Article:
I’ve been thinking a lot about the advantages that passing this bond will have on not only our school community, but also our broader Island community. I’m excited about what the passage of this bond will do for our City:
- From a planning perspective, passage of this bond provides a roadmap of our school facilities for the next 50 years. Regardless of Council, Board or Administrative turnover, our community will know what schools are being built where and when, helping us prioritize and optimize infrastructure and traffic projects. In addition, it provides for a master plan of one of the largest parcels of land on the Island – the North Mercer Campus, and puts one of the last large parcels of land on the Island, the Stevenson’s property, into public hands.
- From a city services perspective, it’s also the best case scenario. This bond will enable Mary Wayte Pool, an important community asset, to remain open and accessible for the next ten years, giving our community adequate time to determine if we want to invest in a new pool complex in the future. It also gives our local gem, Youth Theatre Northwest, adequate time to begin their capital building campaign and explore new, exciting ideas and keeps the Pixie Hill, CHILD School and Country Village services available to us for some additional time and gives them time to strategize and find new homes. Last, this bond gives the City an opportunity to potentially partner with the District to make one of the new South end schools equipped to function as a second emergency shelter for our Island in case of a catastrophic event.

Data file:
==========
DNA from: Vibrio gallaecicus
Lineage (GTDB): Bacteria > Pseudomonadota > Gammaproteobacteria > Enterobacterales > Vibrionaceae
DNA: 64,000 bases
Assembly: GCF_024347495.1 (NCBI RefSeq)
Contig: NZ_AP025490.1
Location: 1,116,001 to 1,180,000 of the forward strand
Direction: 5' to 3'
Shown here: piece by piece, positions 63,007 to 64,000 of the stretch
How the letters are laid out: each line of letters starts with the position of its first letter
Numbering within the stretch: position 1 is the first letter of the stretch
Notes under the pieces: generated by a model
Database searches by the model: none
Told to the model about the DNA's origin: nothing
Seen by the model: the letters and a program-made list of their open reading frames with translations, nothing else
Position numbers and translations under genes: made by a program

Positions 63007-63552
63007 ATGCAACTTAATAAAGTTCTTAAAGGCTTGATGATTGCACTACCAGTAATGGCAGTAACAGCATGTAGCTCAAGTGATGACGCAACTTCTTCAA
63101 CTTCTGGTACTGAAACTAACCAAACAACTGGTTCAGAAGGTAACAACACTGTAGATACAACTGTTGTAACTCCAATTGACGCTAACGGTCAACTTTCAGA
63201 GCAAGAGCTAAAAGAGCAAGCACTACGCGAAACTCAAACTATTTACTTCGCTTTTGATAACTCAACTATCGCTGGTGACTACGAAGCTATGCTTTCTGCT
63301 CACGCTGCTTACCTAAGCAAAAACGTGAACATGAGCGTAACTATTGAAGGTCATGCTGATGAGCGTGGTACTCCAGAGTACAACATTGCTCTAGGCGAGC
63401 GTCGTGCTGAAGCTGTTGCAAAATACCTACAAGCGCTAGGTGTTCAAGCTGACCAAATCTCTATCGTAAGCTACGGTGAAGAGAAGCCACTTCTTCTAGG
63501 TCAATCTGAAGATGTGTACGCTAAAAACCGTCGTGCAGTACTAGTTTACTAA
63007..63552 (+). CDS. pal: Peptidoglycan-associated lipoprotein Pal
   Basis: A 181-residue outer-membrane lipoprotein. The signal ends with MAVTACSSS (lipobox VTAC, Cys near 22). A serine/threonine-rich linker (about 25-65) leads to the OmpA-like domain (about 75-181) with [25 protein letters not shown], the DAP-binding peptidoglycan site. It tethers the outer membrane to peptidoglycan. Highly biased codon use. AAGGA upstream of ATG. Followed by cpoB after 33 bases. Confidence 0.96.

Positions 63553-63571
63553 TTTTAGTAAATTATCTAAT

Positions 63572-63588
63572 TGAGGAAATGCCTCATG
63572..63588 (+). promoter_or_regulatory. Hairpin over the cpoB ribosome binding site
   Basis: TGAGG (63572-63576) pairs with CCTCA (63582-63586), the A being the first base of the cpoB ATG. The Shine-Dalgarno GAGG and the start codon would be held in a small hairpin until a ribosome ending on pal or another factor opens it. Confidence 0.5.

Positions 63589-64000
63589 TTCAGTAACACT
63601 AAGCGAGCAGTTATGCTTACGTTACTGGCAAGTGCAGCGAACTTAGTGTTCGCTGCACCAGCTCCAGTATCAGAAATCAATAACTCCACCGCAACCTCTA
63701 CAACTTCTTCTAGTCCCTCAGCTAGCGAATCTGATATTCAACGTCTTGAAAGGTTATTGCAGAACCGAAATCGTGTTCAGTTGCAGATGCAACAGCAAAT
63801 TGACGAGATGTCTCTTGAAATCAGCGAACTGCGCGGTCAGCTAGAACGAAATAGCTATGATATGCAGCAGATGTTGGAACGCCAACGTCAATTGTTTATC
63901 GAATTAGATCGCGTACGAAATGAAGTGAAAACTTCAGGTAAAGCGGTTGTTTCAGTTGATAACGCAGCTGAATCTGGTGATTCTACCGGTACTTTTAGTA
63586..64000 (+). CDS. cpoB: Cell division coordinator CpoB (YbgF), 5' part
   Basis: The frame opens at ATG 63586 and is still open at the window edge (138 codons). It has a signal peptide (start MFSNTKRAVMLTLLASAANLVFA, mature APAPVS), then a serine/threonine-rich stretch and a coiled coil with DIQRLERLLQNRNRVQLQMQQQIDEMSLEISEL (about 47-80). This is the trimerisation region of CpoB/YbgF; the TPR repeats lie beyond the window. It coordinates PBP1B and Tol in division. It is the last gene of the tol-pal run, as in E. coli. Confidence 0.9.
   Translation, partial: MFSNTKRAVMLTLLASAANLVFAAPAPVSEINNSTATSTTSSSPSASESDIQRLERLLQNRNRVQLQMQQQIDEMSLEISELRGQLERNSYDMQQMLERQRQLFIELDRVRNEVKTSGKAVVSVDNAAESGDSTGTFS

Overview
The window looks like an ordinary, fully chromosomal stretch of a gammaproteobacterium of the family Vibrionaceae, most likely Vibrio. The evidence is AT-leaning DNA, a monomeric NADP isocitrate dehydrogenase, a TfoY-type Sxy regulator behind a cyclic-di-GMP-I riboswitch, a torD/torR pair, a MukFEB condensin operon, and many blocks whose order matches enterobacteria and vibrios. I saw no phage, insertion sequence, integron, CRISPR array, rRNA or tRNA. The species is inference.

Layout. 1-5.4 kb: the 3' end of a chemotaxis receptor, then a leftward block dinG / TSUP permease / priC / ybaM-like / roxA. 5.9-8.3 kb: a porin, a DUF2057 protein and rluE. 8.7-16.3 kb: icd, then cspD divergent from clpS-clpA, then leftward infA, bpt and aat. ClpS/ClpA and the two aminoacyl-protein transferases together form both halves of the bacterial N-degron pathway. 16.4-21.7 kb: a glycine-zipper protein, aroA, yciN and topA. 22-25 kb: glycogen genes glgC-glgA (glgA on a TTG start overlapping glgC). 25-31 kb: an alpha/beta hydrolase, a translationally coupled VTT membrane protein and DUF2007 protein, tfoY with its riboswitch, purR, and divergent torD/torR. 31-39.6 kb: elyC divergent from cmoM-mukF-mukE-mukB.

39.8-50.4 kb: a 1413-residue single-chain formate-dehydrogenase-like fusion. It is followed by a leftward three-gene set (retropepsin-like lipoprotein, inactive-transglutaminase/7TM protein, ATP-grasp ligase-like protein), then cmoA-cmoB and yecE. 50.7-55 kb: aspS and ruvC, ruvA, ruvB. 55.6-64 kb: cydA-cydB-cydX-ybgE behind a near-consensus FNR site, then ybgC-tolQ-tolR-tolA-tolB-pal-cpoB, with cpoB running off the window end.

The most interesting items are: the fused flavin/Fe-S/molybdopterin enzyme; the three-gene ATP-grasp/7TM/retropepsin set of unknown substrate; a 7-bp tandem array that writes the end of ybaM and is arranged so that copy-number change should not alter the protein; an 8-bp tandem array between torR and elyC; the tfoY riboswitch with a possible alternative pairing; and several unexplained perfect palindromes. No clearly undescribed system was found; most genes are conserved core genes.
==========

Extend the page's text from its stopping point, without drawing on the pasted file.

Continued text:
- From an economic perspective, a single bond takes advantage of the favorable financing environment and gives our residents a smooth and predictable tax rate—one that they can count on—and it gives our City Council confidence in the overall tax burden of our residents when considering adjustments. Most importantly, for Mercer Island it allows us to keep young families coming to the Island, which keeps our property values high and our local businesses thriving.
With overlapping boundaries and our obvious physical constraints as an Island, the City of Mercer Island and Mercer Island School District have the unique opportunity to work strategically together to best provide the services required by their shared constituency. Today, the school district and City Council have several joint agreements in place, and we can expect the need for collaboration to increase in the future as our community tackles some big issues on our horizon, like light rail, additional downtown development, aging recreational facilities, and improved emergency preparedness. Any city initiative will be hampered until our community approves and funds a plan to solve the overcrowding issues in our schools.
I’m liking the strategic approach on this one–for both our school district and our city.